Grand Forks synthetic-drug dealer gets 20 years
By Tu-Uyen Tran/ Grand Forks Herald
Updated 9:02 a.m. April 15, 2014: A key player in the synthetic drug conspiracy that killed two teens in Grand Forks has been sentenced to 20 years in prison, according to the U.S. Department of Justice.
Casey Stevens Rosen, 24, Minneapolis, and a co-conspirator, bought and manufactured hallucinogens that were sold in the area.
Because Rosen had a prior drug conviction, he had faced a minimum of life in prison for the charge of conspiring to possess and sell synthetic drugs leading to serious injury and death. But he pleaded guilty in 2013 and received a reduced sentence Monday in federal court in Fargo.
Besides prison time, Rosen will have to forfeit $100,000, pay $100 to the Crime Victims Fund and serve five years of probation.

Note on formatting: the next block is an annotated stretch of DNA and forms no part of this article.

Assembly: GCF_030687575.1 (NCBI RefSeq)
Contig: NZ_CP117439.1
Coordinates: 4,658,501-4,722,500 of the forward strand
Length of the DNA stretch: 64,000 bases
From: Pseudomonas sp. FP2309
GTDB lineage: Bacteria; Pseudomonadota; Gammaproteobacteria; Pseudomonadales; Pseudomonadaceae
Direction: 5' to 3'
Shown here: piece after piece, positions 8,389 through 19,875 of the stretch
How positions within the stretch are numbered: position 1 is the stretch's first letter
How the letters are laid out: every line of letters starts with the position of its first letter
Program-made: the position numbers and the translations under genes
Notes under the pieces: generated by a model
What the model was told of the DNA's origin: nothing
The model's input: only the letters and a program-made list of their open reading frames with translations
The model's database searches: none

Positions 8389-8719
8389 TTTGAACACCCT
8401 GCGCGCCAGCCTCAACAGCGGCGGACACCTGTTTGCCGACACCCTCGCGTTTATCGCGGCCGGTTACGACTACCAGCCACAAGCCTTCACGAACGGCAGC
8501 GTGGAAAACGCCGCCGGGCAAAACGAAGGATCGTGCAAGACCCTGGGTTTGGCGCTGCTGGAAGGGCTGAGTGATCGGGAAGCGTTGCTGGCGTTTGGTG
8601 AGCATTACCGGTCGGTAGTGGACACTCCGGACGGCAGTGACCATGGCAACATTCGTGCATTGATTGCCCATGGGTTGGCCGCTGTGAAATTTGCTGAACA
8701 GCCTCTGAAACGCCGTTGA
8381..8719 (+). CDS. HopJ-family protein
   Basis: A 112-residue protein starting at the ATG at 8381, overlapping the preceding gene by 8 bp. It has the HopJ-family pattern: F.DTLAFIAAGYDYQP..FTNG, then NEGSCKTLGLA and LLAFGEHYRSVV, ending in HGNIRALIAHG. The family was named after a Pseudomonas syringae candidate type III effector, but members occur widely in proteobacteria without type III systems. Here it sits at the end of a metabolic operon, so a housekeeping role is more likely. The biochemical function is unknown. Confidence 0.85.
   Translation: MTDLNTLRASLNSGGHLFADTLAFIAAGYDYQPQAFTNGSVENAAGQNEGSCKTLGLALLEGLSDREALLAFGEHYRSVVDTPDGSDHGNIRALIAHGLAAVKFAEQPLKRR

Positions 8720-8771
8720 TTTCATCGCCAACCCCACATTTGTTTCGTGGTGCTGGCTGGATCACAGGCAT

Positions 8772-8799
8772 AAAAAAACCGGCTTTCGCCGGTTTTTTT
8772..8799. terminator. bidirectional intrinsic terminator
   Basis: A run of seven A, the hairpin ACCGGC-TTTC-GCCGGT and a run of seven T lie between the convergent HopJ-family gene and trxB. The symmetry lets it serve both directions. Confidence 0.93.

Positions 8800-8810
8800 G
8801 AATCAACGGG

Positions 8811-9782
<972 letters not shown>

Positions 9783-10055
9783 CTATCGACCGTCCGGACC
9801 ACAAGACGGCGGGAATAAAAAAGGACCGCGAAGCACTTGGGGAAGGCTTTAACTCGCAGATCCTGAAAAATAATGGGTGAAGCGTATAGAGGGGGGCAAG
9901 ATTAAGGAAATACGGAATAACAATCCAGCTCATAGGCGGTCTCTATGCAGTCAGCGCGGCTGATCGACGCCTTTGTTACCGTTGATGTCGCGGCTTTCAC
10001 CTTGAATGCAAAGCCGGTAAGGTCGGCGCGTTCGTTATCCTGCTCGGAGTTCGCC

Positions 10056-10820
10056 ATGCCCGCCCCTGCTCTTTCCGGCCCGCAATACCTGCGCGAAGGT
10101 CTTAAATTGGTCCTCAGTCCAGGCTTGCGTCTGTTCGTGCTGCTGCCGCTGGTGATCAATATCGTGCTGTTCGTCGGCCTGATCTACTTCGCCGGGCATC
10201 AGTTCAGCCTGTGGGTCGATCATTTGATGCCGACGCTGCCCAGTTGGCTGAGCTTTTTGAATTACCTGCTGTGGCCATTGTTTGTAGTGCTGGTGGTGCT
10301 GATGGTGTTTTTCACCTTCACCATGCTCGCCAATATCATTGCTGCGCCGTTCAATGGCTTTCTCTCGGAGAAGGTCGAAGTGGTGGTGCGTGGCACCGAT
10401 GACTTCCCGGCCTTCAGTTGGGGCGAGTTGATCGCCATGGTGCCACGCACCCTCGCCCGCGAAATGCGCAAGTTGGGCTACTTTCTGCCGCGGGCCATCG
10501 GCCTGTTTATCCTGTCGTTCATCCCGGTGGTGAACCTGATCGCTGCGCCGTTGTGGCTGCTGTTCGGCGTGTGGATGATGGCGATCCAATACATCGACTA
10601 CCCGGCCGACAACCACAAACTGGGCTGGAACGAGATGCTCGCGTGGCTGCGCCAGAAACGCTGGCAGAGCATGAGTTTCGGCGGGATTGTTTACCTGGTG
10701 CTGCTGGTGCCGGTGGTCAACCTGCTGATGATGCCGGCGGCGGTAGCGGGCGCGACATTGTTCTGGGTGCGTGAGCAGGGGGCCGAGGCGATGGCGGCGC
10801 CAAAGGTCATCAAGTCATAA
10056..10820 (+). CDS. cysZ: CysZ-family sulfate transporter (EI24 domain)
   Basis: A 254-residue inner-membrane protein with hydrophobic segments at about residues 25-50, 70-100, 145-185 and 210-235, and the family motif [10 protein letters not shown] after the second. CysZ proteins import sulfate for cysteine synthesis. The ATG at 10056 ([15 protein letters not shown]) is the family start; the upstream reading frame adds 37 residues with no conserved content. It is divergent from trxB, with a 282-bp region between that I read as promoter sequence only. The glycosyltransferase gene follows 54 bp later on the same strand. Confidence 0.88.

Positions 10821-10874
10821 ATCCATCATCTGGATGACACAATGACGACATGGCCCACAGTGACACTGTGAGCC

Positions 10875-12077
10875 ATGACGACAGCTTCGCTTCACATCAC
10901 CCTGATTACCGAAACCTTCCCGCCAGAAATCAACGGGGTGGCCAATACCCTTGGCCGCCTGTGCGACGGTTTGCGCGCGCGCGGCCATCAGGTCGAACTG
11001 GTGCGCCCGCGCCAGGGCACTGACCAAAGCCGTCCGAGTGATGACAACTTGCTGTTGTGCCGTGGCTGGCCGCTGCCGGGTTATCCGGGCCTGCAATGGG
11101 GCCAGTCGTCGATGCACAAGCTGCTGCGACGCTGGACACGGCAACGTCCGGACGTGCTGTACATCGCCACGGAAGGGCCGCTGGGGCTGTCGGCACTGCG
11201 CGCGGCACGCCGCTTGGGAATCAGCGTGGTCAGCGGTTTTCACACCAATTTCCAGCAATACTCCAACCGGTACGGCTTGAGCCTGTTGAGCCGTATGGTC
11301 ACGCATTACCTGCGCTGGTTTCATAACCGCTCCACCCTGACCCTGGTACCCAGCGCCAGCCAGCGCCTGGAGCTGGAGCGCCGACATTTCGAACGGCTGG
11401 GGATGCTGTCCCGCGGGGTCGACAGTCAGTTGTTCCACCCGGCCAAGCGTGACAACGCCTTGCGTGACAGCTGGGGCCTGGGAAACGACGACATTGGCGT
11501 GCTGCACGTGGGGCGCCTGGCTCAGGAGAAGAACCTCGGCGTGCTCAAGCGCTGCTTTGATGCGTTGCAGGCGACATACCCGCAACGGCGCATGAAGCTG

The Justice Department said at least 14 people have been charged in the case, including Rosen and his co-conspirator, Andrew Michael Spofford, 23, Grand Forks. Spofford was sentenced to 17½ years in prison last month.
Debbie Bjerk, the mother of one of the victims, said she and her husband, Keith, were again in court to read a victim-impact statement as they had been in other sentencing hearings. Her son, Christian Bjerk died at 18 in June 2012. The other victim, Elijah Stai, died at 17 that month as well.
“Casey Rosen was very, very remorseful and gave a very emotional apology,” Debbie Bjerk said. “He spoke directly to my husband and I when he talked, and he told us how very, very sorry he was.”
She said she has forgiven him.
The Justice Department has dubbed the case “Operation Stolen Youth.”
Federal prosecutor Chris Myers said Rosen and Spofford formed a partnership in January 2011 to import chemicals from overseas and buy them from Motion Resources in Houston. Spofford, a self-described “hobby chemist,” cooked the drugs at his home and also recruited people to learn to cook and sell the drugs. The 12 others charged include drug dealers and chemical suppliers.